An invasive species is a plant or animal species that doesn’t naturally occur in an ecosystem, but now is having an impact on native flora and fauna.
These invaders may take over and threaten native species, spread disease to humans, wildlife, and plants, or upset an existing balance between predator and prey.
How many invasive species exist in the United States?
Scientists estimate that in the U.S. alone, about 7,000 invasive species have taken hold. According to the National Wildlife Federation, 42 percent of threatened or endangered native species are at risk primarily because of invasive plants and animals.
What are examples of invasive species in the United States?
Kudzu, a quick-growing vine, was brought to the U.S. from Japan in 1876. This invasive species spread rapidly and strangled native plants by blocking their access to light. Experts estimate that kudzu grows at a rate of 150,000 acres each year and has spread as far as British Columbia in Canada.
Zebra mussels are another example of how quickly an invasive species can take over native habitat. Originally from the Black Sea and the Caspian Sea, they were detected in the U.S. in 1988. The mussels outcompete local shellfish and crowd the water with their shells. They damage harbors and waterways as well as ships and boats, and contaminate water-treatment and power plants. According to the Center for Invasive Species Research at the University of California, Riverside, the cost to manage invading zebra mussels in the Great Lakes alone exceeds $500 million a year.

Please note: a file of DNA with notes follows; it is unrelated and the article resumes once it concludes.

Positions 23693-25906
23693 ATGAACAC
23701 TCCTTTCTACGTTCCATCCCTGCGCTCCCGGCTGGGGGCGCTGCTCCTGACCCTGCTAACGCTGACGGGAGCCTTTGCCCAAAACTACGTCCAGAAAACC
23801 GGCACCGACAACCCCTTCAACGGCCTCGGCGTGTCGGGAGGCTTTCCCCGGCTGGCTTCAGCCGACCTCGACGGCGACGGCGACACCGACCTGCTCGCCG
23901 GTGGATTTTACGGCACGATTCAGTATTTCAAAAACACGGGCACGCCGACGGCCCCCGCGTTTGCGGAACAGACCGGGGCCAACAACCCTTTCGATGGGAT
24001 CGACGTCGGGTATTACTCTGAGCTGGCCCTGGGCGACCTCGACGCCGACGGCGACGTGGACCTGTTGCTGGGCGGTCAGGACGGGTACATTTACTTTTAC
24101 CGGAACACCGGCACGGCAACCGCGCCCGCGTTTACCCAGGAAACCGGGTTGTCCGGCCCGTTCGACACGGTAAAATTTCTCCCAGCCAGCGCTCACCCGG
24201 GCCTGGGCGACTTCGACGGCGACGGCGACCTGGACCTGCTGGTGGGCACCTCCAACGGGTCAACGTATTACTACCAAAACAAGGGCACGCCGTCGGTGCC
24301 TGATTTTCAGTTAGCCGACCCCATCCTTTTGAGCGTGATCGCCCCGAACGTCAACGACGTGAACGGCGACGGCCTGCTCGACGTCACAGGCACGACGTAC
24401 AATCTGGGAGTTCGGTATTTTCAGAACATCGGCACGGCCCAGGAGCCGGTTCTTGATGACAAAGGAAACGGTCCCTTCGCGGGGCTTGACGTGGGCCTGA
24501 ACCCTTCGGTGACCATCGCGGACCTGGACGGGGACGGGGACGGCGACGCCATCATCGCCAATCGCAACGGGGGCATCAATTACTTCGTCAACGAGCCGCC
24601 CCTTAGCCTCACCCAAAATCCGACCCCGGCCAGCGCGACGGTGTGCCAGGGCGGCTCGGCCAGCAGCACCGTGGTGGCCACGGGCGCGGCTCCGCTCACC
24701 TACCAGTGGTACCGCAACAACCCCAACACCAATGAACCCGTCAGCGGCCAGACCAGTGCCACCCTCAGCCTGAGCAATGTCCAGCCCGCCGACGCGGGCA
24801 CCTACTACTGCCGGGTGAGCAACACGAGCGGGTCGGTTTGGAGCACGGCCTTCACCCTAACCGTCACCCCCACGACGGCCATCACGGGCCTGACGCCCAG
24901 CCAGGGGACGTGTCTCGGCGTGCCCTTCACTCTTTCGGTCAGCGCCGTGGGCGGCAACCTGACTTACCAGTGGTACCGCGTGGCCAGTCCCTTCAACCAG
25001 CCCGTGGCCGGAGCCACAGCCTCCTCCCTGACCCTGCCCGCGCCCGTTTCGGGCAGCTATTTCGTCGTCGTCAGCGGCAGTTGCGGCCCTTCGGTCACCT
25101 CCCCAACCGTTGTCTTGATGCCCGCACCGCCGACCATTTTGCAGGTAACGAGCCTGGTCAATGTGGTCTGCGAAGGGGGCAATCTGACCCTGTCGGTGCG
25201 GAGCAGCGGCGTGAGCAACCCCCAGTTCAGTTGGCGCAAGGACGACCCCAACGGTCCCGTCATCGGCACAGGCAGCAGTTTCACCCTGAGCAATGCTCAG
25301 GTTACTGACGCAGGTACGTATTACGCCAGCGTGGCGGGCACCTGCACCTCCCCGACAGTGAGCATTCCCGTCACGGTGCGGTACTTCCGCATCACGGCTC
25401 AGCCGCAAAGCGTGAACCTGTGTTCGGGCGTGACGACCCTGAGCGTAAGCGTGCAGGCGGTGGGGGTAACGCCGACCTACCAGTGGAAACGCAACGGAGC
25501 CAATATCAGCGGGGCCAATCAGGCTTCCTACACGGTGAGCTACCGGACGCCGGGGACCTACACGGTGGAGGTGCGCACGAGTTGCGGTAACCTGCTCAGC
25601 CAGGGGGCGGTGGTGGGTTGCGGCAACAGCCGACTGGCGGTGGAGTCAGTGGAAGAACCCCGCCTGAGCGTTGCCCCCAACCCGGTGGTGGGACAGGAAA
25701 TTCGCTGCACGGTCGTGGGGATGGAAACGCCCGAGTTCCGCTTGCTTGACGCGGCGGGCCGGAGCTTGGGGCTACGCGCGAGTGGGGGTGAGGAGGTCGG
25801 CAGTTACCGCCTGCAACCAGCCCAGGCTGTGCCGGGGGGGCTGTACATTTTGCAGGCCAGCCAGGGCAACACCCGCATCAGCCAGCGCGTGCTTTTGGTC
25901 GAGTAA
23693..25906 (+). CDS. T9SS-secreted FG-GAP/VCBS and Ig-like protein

How do invasive species get here?
Like kudzu and zebra mussels, most invasive species arrive because of human activities—on ships or planes or as part of misguided human initiatives, such as a program to import cane toads to Australia in the 1930s to control a sugarcane pest. The cane toad instead has spread across the continent, decimating native wildlife.
How is climate change affecting invasive species?
Higher temperatures may open up new territory to invasive species acclimated to warmer weather while putting additional stress on native plants and animals.
Are there any benefits to invasive species?
In 2011, a Conservation Biology paper pointed out that some invasive species do helpful things for the environment and many now-beloved creatures were once invaders. Several species of honeybees were introduced to North America from Europe starting in the 16th century and now pollinate more than 100 crops.